Released: January 29, 2021
Genre: Melodic Metal
Posted by: Lacy Mucklow/Phoenix
Rating: 4.5/5 Stars
A new project, much in the same vein of Avantasia, has been released out of California. Martin Simson, a bassist from the SoCal scene, created lyrics and some song ideas that brought about a collaboration with other musicians around the globe. Namely, fellow American Rob Rock (Impellitteri, solo) signed on for vocals, Swede CJ Grimmark (Narnia, Grimmark, Empire 21) handled the guitars, keyboards, as well as some bass and vocal work, while Germany’s Eberhard Etzold covered the drum duties. Together, they create Martin Simson’s Destroyer of Death.
The first single to release from this collaboration is the title track from the band’s namesake, called Destroyer of Death. It starts out very keyboard-laden, joined soon by a crunchy rhythm guitar riff and solo before the vocals enter for the first verse. The beginning of the verses are more subtle, carried mostly by the rhythm section with light arpeggiated guitar, and then builds more strongly into the bridges that lead into the choruses. The chorus is repetitive, yet catchy, and forms the main anchor for the song. After the second chorus, a different segue appears that transitions into the instrumental interlude with a shredding, yet melodic guitar solo. The end of the instrumental break reprises the introductory riffs again before ending with the thrice-repeated chorus, and then fading out with the same keyboard licks that started the song, creating a nice bookend to this nearly 4-minute track. As might be expected from an ensemble with these gentlemen, the lyrics are spiritual in nature and are intended to be uplifting to the listener. If this track is a sample of what is to come with a full-length album, there is some great promise with some talented musicians and songwriting with catchy hooks. New ventures are great to bring fresh blood onto the music scene; I hope that Martin Simson’s Destroyer of Death decides to continue to pursue their new ideas.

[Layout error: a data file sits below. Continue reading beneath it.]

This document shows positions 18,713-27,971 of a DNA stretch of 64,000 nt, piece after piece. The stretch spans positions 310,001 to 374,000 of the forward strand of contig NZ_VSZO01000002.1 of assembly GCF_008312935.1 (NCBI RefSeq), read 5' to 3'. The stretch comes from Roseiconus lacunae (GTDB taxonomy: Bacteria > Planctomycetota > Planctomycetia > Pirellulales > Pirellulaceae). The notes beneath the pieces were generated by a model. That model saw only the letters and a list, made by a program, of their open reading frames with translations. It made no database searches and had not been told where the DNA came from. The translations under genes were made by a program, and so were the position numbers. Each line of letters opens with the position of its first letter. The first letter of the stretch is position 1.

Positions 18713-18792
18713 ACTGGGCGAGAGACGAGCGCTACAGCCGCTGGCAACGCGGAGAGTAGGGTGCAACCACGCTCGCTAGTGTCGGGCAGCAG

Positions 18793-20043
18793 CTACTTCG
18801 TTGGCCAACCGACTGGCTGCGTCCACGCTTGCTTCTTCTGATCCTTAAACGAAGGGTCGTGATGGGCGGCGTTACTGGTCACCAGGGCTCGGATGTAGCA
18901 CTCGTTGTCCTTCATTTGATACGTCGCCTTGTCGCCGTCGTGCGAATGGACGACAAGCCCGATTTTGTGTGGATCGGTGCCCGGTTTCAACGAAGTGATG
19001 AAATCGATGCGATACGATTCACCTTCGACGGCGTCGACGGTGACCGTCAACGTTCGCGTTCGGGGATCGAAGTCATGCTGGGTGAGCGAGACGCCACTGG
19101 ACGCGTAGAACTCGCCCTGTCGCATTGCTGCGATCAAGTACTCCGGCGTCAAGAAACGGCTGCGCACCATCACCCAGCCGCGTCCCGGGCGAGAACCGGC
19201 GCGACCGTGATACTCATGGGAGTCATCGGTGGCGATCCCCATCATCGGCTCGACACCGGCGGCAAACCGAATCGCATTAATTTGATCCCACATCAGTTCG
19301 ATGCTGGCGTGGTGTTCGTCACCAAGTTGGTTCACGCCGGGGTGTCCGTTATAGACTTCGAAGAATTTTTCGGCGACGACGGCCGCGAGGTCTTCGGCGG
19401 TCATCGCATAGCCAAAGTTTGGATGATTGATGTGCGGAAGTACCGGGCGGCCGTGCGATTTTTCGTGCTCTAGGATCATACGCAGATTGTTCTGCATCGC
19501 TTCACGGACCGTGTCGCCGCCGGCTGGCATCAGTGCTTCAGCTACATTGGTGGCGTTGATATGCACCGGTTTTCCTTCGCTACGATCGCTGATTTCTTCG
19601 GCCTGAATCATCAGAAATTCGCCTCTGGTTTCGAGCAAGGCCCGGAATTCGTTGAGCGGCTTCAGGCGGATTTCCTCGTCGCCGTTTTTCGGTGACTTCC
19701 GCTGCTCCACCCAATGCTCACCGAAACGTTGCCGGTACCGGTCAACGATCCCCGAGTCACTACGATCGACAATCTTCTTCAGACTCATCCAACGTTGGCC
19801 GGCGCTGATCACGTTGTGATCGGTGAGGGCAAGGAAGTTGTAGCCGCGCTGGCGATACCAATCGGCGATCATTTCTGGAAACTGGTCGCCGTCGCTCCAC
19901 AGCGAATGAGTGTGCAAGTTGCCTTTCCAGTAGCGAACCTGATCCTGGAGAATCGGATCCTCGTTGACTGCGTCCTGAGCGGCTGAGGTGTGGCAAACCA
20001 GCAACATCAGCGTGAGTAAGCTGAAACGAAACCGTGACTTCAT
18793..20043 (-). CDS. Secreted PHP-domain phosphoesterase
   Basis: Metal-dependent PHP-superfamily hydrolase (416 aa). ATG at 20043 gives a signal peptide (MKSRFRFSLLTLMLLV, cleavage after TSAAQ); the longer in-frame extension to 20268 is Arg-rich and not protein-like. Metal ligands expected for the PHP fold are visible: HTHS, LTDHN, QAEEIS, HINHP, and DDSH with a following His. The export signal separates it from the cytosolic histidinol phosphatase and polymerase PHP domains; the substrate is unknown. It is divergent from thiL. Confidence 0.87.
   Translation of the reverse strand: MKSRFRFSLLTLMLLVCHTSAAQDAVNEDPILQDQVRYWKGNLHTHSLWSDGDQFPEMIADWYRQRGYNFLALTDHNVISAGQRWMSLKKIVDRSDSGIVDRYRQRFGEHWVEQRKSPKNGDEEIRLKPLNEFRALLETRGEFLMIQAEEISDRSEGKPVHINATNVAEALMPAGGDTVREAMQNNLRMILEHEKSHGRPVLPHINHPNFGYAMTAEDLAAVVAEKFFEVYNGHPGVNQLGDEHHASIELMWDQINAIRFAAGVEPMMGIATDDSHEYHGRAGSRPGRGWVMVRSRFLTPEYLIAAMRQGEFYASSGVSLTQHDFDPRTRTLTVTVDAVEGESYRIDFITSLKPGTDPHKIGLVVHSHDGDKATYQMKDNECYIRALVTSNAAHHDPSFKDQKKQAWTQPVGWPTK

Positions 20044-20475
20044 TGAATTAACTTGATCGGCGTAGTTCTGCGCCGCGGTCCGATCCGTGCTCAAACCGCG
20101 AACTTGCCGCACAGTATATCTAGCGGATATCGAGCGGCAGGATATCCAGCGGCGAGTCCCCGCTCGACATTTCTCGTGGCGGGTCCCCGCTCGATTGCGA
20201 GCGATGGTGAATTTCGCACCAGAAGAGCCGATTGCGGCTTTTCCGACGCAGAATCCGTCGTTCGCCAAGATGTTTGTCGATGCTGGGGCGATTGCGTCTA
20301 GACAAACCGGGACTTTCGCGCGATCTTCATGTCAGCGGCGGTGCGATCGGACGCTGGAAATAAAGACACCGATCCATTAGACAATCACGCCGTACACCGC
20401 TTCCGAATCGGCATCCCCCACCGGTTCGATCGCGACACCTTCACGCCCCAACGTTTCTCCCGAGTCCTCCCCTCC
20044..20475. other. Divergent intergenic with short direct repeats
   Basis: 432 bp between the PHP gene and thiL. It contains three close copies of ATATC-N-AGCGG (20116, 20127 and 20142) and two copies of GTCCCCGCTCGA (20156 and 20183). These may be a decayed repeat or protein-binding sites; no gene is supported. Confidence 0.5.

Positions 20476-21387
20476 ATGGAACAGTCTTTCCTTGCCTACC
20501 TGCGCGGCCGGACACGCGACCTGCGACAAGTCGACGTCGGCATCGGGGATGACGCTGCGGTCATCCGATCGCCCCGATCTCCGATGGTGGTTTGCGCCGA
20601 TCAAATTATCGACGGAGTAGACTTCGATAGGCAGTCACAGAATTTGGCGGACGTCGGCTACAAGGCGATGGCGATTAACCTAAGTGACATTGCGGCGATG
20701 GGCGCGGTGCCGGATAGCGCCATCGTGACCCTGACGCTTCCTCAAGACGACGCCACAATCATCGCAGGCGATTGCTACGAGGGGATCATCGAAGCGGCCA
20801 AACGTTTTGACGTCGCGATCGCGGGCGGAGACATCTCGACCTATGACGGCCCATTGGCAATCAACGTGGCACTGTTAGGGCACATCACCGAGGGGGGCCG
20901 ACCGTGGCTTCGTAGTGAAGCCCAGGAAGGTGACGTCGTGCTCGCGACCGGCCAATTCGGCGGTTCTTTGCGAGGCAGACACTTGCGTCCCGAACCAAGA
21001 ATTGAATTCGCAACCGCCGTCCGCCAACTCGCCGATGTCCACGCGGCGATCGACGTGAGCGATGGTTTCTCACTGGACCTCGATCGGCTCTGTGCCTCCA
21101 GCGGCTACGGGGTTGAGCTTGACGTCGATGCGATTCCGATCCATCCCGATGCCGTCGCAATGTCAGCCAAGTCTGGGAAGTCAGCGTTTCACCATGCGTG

Listen to the teaser of Martin Simson’s Destroyer of Death: